Vinegar is an effective, affordable addition to any hair-care routine
Vinegar has been used as a health and beauty aid for thousands of years to brighten skin, soften hair and improve health. Now, as with all things natural, simple, cheap, and “green,” it is experiencing resurgence in its popularity as consumers become more conscious of the effects products may have on their health and on the environment.
Many marketers of natural soaps recommend the use of apple cider vinegar in particular as a rinse aid when using their product. Lorraine Massey suggests using it as a cleanser and rinse aid in her book “Curly Girl.” And many other web sites and message boards extol its virtues as well.
Here, I’ll discuss how best to use vinegar to care for your hair.
The Unique Benefits of Apple Cider Vinegar
Apple cider vinegar is made by adding sugar, yeast, and bacteria to apple cider. This process ferments the cider into an ethanol solution, and then the bacteria convert it into an acetic acid solution. The cloudy and sometimes slimy portion of apple cider vinegar is actually dead cells of bacteria and yeast (yum!), sometimes referred to as “mother of vinegar.”
Apple cider vinegar is highly prized in the natural-products community, both for its reported health benefits and its extra nutrients that can help hair or skin. That may be the reason it is most often the rinse recommended for hair. However, current research does not show there to be any appreciable amounts of vitamins, minerals, enzymes or amino acids present in apple cider vinegar.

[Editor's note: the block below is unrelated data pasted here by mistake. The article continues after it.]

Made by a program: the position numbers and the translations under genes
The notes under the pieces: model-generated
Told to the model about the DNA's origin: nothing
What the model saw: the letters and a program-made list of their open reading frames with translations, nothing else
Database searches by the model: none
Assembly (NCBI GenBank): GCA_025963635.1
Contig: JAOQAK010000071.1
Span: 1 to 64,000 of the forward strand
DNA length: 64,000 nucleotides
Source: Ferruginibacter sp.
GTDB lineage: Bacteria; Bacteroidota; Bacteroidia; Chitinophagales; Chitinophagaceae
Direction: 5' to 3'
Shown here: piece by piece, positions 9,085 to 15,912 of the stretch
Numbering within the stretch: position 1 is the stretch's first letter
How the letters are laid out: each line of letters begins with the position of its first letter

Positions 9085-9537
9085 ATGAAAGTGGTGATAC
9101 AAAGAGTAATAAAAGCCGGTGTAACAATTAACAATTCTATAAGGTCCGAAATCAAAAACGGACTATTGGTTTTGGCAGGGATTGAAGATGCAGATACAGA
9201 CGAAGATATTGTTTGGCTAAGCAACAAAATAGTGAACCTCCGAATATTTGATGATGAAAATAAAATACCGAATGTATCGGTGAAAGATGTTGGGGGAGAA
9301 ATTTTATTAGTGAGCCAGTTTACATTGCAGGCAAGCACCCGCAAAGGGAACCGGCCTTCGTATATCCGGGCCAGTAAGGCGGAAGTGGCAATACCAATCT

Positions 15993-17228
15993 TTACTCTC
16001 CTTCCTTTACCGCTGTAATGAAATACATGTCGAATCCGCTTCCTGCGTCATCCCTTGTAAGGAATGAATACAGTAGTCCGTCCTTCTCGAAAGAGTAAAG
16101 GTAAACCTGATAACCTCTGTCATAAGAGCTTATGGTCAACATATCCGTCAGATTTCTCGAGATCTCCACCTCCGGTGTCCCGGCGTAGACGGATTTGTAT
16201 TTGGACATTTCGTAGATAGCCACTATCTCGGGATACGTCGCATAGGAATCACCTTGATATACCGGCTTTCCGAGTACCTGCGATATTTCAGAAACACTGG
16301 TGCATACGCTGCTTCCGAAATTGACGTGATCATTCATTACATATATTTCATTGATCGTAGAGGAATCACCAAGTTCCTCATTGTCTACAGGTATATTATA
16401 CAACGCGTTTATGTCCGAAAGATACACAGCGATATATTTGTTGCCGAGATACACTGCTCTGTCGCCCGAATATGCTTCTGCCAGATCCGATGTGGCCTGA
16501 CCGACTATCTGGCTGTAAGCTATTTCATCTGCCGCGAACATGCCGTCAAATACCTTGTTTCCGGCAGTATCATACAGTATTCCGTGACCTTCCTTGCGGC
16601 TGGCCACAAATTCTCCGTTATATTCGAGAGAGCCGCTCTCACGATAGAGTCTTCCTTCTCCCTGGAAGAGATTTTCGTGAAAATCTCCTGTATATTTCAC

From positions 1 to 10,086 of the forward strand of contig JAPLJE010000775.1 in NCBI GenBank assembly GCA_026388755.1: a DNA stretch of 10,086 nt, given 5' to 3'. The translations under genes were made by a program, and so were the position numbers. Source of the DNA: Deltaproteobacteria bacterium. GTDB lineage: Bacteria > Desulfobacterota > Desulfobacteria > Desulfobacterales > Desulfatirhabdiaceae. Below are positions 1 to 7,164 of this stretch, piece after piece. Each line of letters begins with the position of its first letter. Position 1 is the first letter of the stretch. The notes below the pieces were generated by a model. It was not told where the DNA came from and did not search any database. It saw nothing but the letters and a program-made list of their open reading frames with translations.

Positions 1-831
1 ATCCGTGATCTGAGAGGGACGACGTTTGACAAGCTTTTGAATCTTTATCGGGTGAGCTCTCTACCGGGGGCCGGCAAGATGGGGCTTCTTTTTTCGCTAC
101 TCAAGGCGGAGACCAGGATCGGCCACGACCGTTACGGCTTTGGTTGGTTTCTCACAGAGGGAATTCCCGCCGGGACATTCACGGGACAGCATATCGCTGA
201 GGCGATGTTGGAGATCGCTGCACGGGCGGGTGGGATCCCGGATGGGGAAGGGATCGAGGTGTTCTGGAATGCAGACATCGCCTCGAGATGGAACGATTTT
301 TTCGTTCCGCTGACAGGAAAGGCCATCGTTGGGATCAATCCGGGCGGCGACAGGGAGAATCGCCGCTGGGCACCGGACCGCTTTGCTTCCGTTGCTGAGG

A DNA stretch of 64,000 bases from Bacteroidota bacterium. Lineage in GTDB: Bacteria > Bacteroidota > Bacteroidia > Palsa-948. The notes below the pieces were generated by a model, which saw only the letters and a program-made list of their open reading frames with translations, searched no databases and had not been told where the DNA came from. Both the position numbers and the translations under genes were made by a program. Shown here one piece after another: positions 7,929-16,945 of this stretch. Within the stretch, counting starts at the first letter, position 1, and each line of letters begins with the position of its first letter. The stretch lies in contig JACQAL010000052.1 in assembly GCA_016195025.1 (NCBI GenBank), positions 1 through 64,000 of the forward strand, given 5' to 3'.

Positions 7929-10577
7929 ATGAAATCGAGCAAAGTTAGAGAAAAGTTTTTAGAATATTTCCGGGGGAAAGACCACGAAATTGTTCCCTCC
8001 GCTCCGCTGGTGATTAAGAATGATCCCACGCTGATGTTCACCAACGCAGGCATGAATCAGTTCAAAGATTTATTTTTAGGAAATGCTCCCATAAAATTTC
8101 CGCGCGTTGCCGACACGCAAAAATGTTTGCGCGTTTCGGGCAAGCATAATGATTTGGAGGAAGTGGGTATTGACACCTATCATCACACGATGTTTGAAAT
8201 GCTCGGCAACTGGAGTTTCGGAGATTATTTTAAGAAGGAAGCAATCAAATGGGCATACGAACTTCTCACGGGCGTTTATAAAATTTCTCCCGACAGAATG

Other types of vinegar are made from wine, malt, corn, rice, coconut, sugar cane, or even beer. The pH for all the different vinegars range from about 2.5 to 3.5, depending upon the concentration of acetic acid (and the other acidic byproducts which can occur in the process, such as citric acid and tartaric acid). When it comes to use as a hair tonic or rinse, there really should be no performance difference between any of type of vinegar, so you can pick the one you prefer for reasons of smell or price.
Chemical structure of acetic acid, the component of vinegar that gives it its properties
Vinegar’s Benefits to the Hair
Vinegar is very useful as a rinse for the hair for several reasons. Acetic acid is a mild chelating agent, so it can be useful in removing mineral deposits on the hair that accumulate over time due to impurities in the air and hard water. The clarifying properties of ACV and other vinegars also extend to the removal of accumulated sebum or other waxy buildup from products. When used for this purpose, it is important to use a greater concentration of vinegar (25 to 50 percent). Rub it into the scalp and leave it on the hair for a few minutes, which gives it time to work.
Another excellent application for vinegar is to use it in conjunction with soap/shampoo bars, as a means for the prevention of build up of hard water–induced soap scum, which can be devastating to the condition of your hair.